The Battle of Dettingen has been variously described. Military authority tells us that the honor which the generals had compromised was saved once again by "the fine old quality of British doggedness," and endorses the contemptuous description of George II - for which Thackeray seems mainly responsible - standing in front of his troops "in this preposterous position of a fencing-master." This seems to be prejudice, as his courage was never in question, and at Dettingen he was only doing his best, and a fine best it was, to get the army out of the hole which others had made for it.

James Wolfe wrote his account in a letter to his father, dated July 4, 1743:

"The army was drawn out this day se'nnight between a wood and the river Main, near a little village, called Dettingen, in five lines - two of foot and three of horse. The cannon on both sides began to play about nine o'clock in the morning, and we were exposed to the fires of theirs (said to be above fifty pieces) for near three hours, a great part of which flanked us terribly from the other side the water. The French were all the while drawn up in the sight of us on this side. About twelve o'clock we marched towards them; they advanced likewise, and, as near as I can guess, the fight began about one. The Gens d'Armes, or Mousquetaires Gris, attacked the first line, composed of nine regiments of English foot, and four or five of Austrians, and some Hanoverians. They broke through the Scotch Fusilecrs, who they began the attack upon; but before they got to the second line, out of two hundred there were not forty living, so they wheeled, and came between the first and second line (except an officer with a standard, and four of five men, who broke through the second line and were taken by some of Hawley's regiment of Dragoons), and about twenty of them escape to their army, riding through an interval that was made for our Horse to advance. These unhappy men were of the first families in France. Nothing, I believe, could be more rash than their undertaking."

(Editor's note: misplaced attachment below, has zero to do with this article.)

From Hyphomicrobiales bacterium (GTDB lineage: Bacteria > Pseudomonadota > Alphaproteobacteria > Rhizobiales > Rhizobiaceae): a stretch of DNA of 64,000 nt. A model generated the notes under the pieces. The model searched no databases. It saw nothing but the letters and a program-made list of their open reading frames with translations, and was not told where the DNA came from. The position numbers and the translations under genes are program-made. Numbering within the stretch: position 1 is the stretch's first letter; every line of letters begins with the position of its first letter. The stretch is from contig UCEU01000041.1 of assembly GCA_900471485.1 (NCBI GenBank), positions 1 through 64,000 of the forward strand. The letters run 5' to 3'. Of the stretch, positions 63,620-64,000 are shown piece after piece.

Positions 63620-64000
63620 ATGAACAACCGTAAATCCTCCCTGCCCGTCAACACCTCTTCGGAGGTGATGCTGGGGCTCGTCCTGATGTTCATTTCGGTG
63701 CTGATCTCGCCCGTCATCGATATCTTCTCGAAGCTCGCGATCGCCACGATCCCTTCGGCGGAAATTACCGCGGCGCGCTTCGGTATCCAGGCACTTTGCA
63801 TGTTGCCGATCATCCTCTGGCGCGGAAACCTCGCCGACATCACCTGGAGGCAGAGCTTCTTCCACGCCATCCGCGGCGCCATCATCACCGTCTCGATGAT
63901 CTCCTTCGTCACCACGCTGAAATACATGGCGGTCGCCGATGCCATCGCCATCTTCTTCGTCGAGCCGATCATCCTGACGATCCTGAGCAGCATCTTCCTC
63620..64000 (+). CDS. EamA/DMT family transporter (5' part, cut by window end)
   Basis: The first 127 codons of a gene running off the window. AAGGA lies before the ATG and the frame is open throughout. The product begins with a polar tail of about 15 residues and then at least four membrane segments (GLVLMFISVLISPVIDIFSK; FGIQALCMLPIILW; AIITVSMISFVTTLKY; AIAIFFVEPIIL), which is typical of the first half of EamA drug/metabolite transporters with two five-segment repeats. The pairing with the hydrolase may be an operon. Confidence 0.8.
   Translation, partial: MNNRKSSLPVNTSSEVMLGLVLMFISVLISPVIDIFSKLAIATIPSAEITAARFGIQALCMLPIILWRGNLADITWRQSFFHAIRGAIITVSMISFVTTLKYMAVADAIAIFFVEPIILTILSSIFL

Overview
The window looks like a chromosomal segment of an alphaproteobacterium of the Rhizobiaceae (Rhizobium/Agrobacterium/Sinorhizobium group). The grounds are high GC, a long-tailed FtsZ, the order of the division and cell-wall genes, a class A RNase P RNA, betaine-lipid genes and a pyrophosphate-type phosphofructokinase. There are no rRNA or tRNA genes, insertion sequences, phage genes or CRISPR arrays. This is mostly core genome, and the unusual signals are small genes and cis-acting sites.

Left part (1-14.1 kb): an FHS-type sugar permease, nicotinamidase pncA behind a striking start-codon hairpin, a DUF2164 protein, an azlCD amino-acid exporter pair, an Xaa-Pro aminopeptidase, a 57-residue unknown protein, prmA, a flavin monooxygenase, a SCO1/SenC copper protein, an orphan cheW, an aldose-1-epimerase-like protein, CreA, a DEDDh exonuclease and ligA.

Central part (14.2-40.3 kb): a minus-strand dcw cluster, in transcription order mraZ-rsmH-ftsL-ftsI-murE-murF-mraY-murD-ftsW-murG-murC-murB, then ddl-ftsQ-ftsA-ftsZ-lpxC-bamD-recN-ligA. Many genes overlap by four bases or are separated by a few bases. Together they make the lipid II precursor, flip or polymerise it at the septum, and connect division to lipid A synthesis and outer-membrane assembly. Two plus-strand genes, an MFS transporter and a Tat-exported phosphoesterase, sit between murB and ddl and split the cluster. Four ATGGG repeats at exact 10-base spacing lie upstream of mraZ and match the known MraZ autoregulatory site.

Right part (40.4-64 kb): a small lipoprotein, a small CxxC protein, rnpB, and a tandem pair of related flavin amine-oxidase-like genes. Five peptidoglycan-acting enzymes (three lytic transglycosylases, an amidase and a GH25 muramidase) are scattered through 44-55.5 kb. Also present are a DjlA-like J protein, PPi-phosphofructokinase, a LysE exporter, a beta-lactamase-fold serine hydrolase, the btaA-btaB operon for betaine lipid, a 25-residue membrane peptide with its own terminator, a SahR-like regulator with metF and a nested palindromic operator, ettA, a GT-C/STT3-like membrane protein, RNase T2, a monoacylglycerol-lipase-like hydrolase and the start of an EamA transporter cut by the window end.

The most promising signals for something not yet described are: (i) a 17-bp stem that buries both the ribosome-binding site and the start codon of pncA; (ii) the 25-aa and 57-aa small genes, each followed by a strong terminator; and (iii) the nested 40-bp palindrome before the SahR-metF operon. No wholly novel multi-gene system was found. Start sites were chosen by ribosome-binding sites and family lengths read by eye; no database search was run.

Wolfe then briefly describes the second attack on the left by the Horse, and enlarges on the third and last attack by the Foot:

"We advanced towards one another; our men in high spirits and very impatient for fighting, being elated with beating the French Horse, part of which advanced towards us; while the rest attacked our Horse, but weresoon driven back by the great fire we gave them. The Major and I (for we had neither Colonel nor Lieutenant Colonel), before they came near, were employed in begging and ordering the men not to fire at too great a distance, but to keep it till the enemy should come near us; but to little purpose. The whole fired when they thought they could reach them, which had like to have ruined us. We did very little execution with it. So soon as the French saw we presented they all fell down, and when we had fired they got up, and marched close to use in tolerable good order, and gave us a brisk fire, which put us into some disorder and made us give way a little, particularly ours and two or three more regiments, who were in the hottest of it. However, we soon rallied again, and attacked them with great fury, which gained us a complete victory, and forced the enemy to retire in great haste. 'Twas luck that we did give way a little, for our men were loading all the while, and it gave room for an Austrian regiment to move into an interval, rather too little before, who charged the enemy with great bravery and resolution. So soon as the French retreated, the line halted, and we got the sad news of the death of as good and brave a man as any amongst us, General Clayton, who was killed by a musquet ball in the last attack. His death gave us all sorrow, so great was the opinion we had of him, and was the hindrance of anything further being done that day. He had, 'tis said, orders for pursueing the enemy, and if we had followed them, as was expected, it is the opinion of most people, that of 27,000 men they brought over the Main, they would not have repassed with half that number. A great number of their officers and men were taken prisoners. Their loss is computed to be between six and seven thousand men, and ours three thousand.

His Majesty was in the midst of the fight; and the Duke behaved as bravely as a man could do. He had a musquet shot through the calf of his leg. I had several times the honour of speaking with him just as the battle began, and was often afraid of his being dash'd to pieces by the cannonballs. He gave his orders with a great deal of calmness, and seemed quite unconcerned. The soldiers were in high delight to have him so near them. I sometimes though I had lost poor Ned, when I saw arms, legs, and heads beat off close by him. He is called 'The Old Soldier,' and ver deservedly. A horse I rid of the Colonel's, at the first attack wasshot in one of his hinder legs, and threw me; so I was obliged to do the duty of an adjutant all that and the next day on foot, in a pair of heavy boots. I lost with the horse, furniture and pistols which cost me ten ducats; but three days after the battle, got the horse again, with the ball in him, - and he is now almost well again, - but without furniture and pistols."